Meaning of wringer in English:

wringer

noun

  • A device such as a mangle for wringing water from wet clothes, mops, or other objects.

    • ‘A man standing over a hopper feeds in chunks of the batter, which are pressed through mechanical rollers that look like the clothes wringer on an old-fashioned washing machine.’
    • ‘On one side of the main building there were four washing machines and two wringers, which were driven by a 20-horse-power engine placed in the adjoining building.’
    • ‘They were primitive small cylinders, not hooked up to water pipes or drains, with no spin dryers or wringers.’
    • ‘As a child watches his mother put washing through the wringer in the 1940s, wet clothes ‘emerge from between the two cylinders of white rubber like giant wrinkled tongues’.’
    • ‘I argued that the washerwoman might have mangled her hand if she was caught in the wringer, but it couldn't have engulfed her entirely.’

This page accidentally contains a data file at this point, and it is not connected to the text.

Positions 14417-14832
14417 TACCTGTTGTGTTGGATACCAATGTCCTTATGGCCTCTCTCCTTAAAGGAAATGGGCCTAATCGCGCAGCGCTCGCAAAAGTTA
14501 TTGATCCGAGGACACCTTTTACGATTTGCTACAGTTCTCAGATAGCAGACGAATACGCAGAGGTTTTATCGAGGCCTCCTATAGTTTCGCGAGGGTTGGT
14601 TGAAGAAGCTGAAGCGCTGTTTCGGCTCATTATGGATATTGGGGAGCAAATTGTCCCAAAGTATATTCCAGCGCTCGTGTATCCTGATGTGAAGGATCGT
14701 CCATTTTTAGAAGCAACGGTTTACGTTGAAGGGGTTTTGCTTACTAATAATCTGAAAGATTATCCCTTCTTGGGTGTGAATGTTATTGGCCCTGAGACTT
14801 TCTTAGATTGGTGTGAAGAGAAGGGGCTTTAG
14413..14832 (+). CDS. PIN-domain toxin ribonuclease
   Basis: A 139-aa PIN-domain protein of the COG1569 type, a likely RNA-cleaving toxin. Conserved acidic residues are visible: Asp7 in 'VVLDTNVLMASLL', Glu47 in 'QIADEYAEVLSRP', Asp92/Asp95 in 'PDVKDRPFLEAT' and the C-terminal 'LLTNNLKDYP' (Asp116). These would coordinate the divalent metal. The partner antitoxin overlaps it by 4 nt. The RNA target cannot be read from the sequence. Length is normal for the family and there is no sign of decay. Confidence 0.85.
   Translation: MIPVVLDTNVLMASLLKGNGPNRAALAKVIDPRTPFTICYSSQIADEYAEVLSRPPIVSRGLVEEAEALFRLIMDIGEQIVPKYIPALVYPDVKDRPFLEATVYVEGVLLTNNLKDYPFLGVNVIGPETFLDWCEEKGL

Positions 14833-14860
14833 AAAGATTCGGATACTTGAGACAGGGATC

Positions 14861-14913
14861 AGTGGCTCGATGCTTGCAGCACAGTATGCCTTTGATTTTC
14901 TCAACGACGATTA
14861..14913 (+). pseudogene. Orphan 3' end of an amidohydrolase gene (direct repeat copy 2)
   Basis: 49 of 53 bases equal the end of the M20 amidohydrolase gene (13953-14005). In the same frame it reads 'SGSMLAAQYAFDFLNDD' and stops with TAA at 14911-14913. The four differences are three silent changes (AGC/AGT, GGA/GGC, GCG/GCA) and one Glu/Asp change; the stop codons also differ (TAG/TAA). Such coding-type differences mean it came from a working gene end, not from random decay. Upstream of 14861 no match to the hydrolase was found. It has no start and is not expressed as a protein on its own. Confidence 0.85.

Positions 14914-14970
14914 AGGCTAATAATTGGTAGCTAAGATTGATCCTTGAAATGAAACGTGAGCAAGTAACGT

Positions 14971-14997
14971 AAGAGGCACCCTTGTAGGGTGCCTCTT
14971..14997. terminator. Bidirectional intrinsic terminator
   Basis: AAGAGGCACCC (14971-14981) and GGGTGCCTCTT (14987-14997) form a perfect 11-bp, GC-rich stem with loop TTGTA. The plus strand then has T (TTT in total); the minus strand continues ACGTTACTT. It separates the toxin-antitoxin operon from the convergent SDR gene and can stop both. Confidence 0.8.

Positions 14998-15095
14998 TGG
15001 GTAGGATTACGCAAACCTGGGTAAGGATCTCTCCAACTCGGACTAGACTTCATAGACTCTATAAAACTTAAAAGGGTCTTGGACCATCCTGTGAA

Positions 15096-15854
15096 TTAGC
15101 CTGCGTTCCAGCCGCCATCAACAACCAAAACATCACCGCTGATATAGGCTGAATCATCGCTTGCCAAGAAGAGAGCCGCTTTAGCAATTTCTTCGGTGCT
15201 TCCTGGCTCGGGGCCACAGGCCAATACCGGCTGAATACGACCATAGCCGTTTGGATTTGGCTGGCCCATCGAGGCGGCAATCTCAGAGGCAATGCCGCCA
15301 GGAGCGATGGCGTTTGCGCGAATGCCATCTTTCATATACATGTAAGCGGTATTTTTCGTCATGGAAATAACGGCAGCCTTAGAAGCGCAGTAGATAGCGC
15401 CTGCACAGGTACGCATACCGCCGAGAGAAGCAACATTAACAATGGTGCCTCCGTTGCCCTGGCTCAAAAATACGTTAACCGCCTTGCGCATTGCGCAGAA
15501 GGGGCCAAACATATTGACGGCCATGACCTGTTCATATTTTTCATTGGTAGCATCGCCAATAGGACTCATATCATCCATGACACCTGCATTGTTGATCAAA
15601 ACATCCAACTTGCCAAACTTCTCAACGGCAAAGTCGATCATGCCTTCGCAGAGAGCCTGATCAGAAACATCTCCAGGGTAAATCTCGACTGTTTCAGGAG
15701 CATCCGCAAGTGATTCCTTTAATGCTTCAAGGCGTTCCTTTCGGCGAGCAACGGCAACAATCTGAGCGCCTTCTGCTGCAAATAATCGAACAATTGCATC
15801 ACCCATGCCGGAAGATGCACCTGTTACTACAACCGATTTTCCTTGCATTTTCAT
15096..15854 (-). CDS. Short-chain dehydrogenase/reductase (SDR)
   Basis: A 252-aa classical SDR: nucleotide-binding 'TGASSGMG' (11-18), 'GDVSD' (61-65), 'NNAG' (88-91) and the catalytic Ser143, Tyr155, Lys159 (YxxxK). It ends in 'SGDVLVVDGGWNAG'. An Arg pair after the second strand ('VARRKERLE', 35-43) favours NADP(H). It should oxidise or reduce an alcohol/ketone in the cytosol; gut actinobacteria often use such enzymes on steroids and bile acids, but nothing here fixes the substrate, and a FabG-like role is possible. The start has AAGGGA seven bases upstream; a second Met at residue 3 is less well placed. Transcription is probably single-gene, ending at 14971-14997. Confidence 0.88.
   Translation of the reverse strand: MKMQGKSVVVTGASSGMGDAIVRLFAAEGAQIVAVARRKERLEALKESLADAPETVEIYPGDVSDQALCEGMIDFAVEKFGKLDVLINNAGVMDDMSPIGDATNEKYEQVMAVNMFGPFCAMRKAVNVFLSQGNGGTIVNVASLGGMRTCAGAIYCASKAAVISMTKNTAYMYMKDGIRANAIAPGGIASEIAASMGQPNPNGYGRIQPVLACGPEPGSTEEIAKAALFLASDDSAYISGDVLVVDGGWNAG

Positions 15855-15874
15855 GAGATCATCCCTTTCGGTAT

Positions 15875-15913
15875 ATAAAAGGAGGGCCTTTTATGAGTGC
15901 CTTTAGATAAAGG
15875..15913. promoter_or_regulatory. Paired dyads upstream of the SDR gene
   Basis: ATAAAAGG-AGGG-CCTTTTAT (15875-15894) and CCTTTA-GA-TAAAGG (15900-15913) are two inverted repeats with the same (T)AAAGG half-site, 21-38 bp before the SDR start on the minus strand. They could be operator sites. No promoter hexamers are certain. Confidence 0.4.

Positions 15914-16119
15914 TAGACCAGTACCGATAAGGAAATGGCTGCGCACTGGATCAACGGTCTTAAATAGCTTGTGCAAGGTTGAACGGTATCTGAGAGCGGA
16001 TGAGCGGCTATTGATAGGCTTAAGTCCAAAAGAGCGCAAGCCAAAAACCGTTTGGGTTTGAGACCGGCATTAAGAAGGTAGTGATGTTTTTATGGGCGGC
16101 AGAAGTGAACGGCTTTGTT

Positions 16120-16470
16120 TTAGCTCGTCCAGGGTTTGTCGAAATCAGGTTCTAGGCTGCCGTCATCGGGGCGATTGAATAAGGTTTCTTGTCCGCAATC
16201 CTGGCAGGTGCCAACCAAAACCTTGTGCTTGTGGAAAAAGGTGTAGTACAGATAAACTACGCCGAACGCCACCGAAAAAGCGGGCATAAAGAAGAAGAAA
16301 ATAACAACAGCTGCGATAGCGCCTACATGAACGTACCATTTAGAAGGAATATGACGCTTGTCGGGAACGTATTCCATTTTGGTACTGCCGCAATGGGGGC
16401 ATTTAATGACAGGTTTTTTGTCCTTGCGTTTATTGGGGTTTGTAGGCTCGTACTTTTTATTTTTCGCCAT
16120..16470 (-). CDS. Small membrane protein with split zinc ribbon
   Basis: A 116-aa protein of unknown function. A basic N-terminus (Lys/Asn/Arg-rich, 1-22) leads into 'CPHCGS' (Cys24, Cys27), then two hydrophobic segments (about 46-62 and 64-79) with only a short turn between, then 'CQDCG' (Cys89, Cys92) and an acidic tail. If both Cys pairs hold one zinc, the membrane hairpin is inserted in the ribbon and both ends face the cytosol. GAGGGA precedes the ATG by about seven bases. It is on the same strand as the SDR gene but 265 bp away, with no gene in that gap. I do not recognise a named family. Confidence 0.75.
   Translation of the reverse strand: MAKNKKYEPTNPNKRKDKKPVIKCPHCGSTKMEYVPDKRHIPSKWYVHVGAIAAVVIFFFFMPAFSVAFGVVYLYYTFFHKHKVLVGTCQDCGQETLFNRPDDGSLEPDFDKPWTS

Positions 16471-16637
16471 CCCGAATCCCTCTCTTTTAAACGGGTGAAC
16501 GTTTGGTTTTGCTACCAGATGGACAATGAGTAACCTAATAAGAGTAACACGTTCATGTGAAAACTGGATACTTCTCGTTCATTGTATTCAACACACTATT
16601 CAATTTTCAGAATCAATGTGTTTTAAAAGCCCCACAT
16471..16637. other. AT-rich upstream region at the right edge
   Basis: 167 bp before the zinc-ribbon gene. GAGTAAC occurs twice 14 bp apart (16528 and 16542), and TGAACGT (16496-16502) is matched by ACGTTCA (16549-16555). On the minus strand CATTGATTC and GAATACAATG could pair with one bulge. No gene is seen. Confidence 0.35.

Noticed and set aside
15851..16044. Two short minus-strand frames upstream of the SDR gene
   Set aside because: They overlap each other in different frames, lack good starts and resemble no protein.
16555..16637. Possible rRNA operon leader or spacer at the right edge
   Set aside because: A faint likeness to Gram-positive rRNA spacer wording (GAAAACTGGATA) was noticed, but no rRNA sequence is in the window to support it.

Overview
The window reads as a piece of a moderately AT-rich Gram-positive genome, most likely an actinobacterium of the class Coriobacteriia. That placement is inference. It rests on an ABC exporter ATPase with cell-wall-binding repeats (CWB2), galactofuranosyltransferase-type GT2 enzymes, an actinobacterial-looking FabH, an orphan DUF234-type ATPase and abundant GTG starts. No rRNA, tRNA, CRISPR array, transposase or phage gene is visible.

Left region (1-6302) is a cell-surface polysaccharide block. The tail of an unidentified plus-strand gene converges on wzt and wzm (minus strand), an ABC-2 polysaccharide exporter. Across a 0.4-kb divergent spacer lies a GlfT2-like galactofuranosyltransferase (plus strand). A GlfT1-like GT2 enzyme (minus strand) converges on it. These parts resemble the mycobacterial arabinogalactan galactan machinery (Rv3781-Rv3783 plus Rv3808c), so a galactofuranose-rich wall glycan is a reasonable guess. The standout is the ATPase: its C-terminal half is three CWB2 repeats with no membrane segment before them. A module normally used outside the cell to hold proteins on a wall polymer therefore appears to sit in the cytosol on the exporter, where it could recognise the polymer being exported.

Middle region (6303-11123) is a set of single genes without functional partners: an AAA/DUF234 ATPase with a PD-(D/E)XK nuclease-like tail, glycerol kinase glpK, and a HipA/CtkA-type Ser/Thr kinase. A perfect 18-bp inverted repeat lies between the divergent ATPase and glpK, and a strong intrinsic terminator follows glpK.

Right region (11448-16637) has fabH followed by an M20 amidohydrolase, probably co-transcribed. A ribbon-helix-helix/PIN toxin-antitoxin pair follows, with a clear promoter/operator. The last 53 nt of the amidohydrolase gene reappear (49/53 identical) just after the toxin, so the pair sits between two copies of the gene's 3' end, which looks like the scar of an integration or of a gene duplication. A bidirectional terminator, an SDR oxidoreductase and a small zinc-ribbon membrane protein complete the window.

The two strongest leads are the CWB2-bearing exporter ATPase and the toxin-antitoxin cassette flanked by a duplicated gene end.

• ‘The wringer with its flexible rubber rollers is electrically driven and swings effortlessly into 8 different positions.’
    • ‘Next, I visited the nearby car wash, and used their wringer, (also known as a mangle), to manhandle a few ounces of water out of the jeans.’
    • ‘If you stroll down the Kaivopuisto esplanade in Helsinki, there's some wooden benches along the harbour that look like picnic benches and industrial size wringers behind the benches.’
    • ‘The making of wringers was the town's third-largest industry in the late 19th century and well into the 1950s.’
    • ‘Even his mother's washing-machine alarms and enchants him, since he knows one day he'll put his fingers in the wringer, and (experience succeeding innocence) duly does.’

Phrases

    put someone through the wringer (or the mangle)
    informal
    • Subject someone to a very stressful experience, especially a severe interrogation.

      ‘he has no papers so they put him through the wringer’
      • ‘The story is told from Lucia's viewpoint and she is put through the wringer by her mother.’
      • ‘She put him through the wringer financially after only a year and a half of marriage.’

Pronunciation

wringer

/ˈrɪŋə/